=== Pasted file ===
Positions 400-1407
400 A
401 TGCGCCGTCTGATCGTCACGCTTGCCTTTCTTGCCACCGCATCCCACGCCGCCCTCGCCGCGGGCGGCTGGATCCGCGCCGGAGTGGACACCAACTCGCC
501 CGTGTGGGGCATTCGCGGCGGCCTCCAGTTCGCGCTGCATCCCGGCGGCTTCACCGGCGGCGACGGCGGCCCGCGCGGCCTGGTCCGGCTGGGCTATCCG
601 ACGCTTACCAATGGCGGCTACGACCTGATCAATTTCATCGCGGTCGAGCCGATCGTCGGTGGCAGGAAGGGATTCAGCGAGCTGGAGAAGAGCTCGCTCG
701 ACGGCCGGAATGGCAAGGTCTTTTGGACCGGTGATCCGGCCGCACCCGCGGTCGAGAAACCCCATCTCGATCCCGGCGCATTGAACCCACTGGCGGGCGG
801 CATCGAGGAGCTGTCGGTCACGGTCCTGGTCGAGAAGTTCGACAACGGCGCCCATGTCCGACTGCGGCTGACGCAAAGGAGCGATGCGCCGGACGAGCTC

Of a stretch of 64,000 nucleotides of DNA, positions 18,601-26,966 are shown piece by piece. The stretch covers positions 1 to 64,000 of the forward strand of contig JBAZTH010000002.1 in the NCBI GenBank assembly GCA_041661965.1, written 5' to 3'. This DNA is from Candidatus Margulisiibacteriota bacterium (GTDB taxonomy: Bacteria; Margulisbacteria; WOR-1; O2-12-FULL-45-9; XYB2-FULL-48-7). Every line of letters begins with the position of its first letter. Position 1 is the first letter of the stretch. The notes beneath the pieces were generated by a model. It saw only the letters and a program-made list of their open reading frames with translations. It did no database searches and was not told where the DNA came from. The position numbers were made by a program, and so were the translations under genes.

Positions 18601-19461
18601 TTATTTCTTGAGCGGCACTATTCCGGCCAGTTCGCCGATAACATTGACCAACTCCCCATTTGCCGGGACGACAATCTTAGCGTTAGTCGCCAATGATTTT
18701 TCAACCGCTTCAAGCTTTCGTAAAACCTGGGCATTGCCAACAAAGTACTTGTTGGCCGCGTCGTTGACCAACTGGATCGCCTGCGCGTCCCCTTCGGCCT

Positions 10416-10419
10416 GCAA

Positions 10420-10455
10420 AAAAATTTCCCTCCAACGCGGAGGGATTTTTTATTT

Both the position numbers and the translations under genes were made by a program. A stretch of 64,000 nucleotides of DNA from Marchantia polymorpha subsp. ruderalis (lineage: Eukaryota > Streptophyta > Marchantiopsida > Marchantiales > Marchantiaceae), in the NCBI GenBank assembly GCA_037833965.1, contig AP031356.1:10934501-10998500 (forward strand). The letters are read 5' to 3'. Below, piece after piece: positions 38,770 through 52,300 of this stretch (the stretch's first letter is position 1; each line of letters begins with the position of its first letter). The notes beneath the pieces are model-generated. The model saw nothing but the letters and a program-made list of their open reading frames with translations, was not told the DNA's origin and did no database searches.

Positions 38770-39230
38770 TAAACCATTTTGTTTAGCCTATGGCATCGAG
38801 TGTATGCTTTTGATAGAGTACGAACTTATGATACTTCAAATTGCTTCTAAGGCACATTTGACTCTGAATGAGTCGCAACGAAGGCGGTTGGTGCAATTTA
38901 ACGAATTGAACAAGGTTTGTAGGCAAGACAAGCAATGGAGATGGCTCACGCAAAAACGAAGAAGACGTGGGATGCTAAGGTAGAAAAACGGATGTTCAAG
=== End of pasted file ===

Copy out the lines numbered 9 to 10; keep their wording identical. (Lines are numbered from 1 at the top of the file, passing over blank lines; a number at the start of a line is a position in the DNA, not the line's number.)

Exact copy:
Positions 18601-19461
18601 TTATTTCTTGAGCGGCACTATTCCGGCCAGTTCGCCGATAACATTGACCAACTCCCCATTTGCCGGGACGACAATCTTAGCGTTAGTCGCCAATGATTTT